Five ways Americans will feel the latest interest rate hike

STORY: "So how do we get rid of inflation? As I mentioned, it would be nice if there were a way to just wish it away, but there isn't."

The Fed delivered its third straight 75-basis point interest hike this week

Here are five ways that might affect Americans:

1. Unemployment will rise, with inflation still high

Unemployment is currently very low at 3.7% - but it could rise to 4.4% by the end of next year

In the last three recessions, the jobless rate peaked at 14.7%, 9.5% and 5.5%

None of those were preceded by inflation anywhere as high as today

2. Wage growth will slow, with fewer job openings

Wages grew at a 5.2% annual rate in August, with lowest paid workers seeing the biggest bump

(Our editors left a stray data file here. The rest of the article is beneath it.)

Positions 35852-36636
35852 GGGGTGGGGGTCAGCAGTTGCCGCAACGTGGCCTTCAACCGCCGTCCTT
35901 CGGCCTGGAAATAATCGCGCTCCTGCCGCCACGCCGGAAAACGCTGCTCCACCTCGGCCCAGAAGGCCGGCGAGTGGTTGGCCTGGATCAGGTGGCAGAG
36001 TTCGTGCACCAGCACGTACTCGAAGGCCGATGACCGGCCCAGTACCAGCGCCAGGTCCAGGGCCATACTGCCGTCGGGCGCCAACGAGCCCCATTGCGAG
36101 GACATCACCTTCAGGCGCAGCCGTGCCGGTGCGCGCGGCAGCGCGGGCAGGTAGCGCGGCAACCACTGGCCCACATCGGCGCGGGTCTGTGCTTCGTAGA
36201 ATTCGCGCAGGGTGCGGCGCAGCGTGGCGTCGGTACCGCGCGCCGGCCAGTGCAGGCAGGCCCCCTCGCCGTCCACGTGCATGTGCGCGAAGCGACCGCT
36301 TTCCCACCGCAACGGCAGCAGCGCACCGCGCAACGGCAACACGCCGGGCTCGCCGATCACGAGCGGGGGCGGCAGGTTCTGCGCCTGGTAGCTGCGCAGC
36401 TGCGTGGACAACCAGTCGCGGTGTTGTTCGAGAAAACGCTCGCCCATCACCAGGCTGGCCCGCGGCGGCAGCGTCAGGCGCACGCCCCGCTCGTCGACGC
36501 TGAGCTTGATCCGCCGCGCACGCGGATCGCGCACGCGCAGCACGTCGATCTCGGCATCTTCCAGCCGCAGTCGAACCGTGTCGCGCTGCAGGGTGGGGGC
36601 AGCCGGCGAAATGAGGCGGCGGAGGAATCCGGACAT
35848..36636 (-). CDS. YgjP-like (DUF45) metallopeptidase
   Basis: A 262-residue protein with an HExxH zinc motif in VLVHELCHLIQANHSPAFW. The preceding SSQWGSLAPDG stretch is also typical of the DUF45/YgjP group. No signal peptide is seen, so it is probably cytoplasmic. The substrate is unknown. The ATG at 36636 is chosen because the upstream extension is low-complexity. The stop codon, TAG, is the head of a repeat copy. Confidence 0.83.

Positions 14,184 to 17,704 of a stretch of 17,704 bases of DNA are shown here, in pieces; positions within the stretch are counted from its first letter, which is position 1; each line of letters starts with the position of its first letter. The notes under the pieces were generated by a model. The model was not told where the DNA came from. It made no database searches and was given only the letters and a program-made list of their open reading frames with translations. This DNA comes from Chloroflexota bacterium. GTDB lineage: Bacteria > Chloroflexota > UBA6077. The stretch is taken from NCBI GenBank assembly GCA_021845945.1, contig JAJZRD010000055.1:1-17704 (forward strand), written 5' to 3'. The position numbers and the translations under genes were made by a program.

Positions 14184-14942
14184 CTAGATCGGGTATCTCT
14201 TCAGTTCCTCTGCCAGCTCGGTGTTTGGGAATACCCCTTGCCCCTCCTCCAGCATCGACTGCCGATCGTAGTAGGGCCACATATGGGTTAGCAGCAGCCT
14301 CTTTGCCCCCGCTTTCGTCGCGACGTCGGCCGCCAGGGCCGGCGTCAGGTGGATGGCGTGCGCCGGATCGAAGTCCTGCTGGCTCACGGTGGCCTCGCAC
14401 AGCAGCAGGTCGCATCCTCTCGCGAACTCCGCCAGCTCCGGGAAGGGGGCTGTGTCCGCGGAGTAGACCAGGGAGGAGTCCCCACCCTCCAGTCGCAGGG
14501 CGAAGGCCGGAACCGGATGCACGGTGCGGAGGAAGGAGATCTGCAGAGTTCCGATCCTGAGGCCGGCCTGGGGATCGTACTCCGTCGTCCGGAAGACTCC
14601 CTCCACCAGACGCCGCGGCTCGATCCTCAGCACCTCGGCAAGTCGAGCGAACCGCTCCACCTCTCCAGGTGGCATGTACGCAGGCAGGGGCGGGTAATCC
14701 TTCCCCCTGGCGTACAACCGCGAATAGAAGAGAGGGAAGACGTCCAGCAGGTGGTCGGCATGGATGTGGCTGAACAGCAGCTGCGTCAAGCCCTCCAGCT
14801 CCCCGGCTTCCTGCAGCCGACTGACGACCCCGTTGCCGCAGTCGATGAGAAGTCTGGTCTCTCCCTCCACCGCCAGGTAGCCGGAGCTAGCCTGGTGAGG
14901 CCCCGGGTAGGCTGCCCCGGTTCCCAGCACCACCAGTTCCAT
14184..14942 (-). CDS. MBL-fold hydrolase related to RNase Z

But policymakers are trying to tamp it down - they say the pace of growth may lead to a spiral of higher inflation

3. Saving rates will rise, but so will rates on consumer loans

Households will get a bump in the interest rate on savings accounts

But finance companies will be raising THEIR rates on most consumer and auto loans too

4. Buying a home will be less affordable, while rents continue to rise

The housing market is where the rate hikes have hit the hardest and fastest

Mortgage rates doubled in just over eight months

The current average is 6.25% for a 30-year fixed rate mortgage

Meanwhile rental prices climbed an average of 6.4% in August from the previous year

"Food has definitely gone up a lot. I just got groceries and usually what happens to be like about $130 was like $200."

5. There's not much the Fed can do about gas and food prices

It's the everyday prices that Americans perhaps care most about - but they're beyond the Fed's reach

Gas prices, which spiked in the U.S. due to the war in Ukraine, have been on 11 straight weeks of decline

But the war, as well as severe droughts in Europe and China, will keep food prices high in America